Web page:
One of the questions on their Gym Nerd Poll from November 1st was, "Do you miss the perfect 10?" As you can see, 66% responded: No, gymnastics fans need to get over it. This fascinated me. Gym fans all over love to lament the loss of the perfect 10 and the comprehensability of the sport. Gymnastics used to be so simple and perfection was attainable! So why this hearty response that these fans simply need to "get over it"?
Scrolling through the replies, I noticed this comment from user Bernard:
This immediately struck a chord with me. Because, whether you agree with me or not, I do not miss the perfect 10. I just don't. And I do feel exactly the way the poll described it. Gym fans just need to get over it. Now, as confident as that opinion sounded, I don't think I've ever really expressed it on the gymternet. Why? Exactly the reason Bernard said. I feel like I'm not a real gym fan if I don't somehow long for the good ol' days when we had the perfect 10. And maybe this poll is exactly what I, and apparently fellow gymternet buddies, needed to express our opinions. Is it finally time that we stop reminiscing about when gymnastics could be perfect? Based on this poll, it seems like it might be time to fully embrace the new system.
I think there are two parts to liking and accepting the new code. The first, as Bernard points out, is the switch to more difficult skills. This is certainly a part of the new code. The unlimited D score leaves room to innovate and go crazy with incredibly difficult skills. However, I think a good portion of the progression of difficultly in gymnastics has to do with the evolution of the equipment and the sport in general. All sports evolve. Gymnastics will get harder as time goes on and as gymnasts continue to master the easier skills. There will always be upgrading and playing around with skills to see what comes out of it. So I don't think that we can necessarily equate hard skills with the change in code to the extent that many people do.
So why do people keep hating on the new code? Bernard suggests that it's "uncool" to like the new code because it suggests that "you just enjoy gymnastics for the ultra difficult skills." I don't think it's uncool to like hard skills, but what I do think is considered uncool is blindly worshipping them just because they’re difficult. In general, the idea of "coolness" is rooted in allowing yourself to be unimpressed and above excitement. I think this is what's at the heart of Bernard's comment. Being really excited about the hard skills getting thrown is what’s considered uncool. As gym fans, we like to show that we understand enough of about gymnastics to criticize a crazy hard skill, somehow proving that we’re just not impressed (McKayla pun intended).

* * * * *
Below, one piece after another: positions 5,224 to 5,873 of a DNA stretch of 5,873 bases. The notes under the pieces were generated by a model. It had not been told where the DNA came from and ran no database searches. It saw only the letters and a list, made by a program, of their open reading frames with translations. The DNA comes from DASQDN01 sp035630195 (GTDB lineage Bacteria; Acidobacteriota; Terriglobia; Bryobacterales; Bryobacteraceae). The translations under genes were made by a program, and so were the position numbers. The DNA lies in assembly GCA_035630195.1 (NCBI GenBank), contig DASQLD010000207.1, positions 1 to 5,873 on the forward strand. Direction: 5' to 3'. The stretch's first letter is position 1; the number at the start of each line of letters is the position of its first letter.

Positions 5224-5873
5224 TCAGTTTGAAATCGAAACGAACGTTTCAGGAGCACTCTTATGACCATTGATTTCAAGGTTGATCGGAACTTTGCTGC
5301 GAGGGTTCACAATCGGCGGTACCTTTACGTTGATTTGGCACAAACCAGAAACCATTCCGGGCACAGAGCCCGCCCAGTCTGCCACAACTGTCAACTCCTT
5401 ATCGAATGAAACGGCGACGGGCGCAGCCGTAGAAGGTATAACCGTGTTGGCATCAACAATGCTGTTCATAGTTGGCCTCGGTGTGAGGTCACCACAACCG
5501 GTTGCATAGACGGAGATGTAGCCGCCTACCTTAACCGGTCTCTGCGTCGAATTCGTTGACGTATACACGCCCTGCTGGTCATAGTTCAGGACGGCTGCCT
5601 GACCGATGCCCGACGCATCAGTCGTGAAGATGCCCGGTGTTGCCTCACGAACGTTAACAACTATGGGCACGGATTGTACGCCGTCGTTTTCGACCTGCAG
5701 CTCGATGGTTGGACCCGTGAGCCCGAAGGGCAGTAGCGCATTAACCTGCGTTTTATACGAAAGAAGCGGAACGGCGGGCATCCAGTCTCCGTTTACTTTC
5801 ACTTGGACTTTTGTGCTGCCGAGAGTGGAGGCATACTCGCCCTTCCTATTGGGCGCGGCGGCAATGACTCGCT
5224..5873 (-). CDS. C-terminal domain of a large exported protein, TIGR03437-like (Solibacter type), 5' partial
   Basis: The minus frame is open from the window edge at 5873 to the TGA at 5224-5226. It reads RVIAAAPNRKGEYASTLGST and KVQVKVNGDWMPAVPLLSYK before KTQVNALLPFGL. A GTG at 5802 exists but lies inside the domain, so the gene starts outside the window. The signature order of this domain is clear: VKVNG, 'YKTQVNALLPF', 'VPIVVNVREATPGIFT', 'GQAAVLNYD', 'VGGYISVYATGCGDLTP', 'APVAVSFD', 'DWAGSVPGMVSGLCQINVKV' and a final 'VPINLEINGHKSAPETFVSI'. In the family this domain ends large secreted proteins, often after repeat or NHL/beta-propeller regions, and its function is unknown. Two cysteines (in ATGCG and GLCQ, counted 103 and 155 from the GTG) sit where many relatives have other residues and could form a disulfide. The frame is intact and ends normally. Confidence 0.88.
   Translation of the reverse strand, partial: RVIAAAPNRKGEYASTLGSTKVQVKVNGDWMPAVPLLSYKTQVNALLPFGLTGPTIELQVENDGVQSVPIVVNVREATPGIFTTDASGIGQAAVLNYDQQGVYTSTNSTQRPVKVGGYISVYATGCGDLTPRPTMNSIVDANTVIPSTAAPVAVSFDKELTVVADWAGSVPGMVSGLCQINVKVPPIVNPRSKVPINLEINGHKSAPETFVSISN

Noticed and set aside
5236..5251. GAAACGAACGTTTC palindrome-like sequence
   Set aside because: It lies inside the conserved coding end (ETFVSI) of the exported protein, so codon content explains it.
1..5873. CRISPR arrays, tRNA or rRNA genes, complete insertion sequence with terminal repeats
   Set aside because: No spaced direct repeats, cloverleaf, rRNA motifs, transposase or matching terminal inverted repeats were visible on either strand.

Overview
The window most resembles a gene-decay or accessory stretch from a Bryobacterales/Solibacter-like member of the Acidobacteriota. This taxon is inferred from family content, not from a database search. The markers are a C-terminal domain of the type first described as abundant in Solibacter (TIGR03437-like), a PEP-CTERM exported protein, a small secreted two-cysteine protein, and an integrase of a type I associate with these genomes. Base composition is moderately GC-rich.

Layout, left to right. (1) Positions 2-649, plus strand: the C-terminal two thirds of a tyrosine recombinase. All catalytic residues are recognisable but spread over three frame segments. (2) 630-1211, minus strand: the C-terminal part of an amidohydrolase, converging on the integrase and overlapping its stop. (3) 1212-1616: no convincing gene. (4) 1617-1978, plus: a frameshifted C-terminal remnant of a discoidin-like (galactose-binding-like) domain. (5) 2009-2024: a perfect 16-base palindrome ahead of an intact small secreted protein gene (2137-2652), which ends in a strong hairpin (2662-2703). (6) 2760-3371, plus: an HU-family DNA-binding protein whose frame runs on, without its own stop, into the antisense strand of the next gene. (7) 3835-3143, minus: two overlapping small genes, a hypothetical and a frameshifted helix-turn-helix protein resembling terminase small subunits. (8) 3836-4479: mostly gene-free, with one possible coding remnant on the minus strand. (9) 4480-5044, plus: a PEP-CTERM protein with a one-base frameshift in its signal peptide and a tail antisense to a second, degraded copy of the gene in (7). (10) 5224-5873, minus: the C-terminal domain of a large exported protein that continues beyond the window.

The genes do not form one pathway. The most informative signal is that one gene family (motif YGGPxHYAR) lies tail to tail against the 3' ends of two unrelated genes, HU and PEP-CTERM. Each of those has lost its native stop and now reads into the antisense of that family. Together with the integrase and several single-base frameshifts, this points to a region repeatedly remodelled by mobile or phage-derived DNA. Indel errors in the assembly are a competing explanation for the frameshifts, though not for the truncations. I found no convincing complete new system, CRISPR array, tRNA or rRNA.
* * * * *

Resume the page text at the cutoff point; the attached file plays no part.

But that's just about skills. Does liking the new code inherently imply only being excited about high D scores? In part, yes. Many people who long for the perfect 10 like the cleanliness and artistry in the routines. But I think liking the new code is uncool in another way too. It's cool to be above the innovation of a system change. It's hipster to like something the old fashioned way. Liking the perfect 10 shows that you liked gymnastics back in the golden age; in a sense, that you liked it before it was cool.
So I don't quite know how to answer Bernard's question. In part, yes, it is uncool to like new code because it encourages big skills. Nobody wants to be the one who's excited about all the innovation when everyone else prefers the old system. Do I think there's anything wrong with liking gymnastics purely for the big skills? No. I want everyone to like gymnastics, for whatever reason they want. Do I think there's value in seeing more than just the skills? Of course. But fans are fans for whatever reason they want to be. We always talk about going back to the 10 to get more fans. But we never consider the fact we might be alienating fans by failing to fully embrace the new system. Let's allow ourselves to get excited, gymternet. Of course, we can still be critical, but let's allow ourselves to rejoice in the exciting gymnastics we get to watch, rather than pining for the gymnastics we used to have.
Note 1: There's a lot to talk about on this topic. I know another huge part of the perfect 10 argument is that nobody can get a 10 in execution anymore (a la Maroney's vault). I'm also interested in exploring this argument and I plan on writing another post about it.
Note 2: If Bernard sees this, please contact me! I was obviously fascinated by your idea, and I'd love to talk more!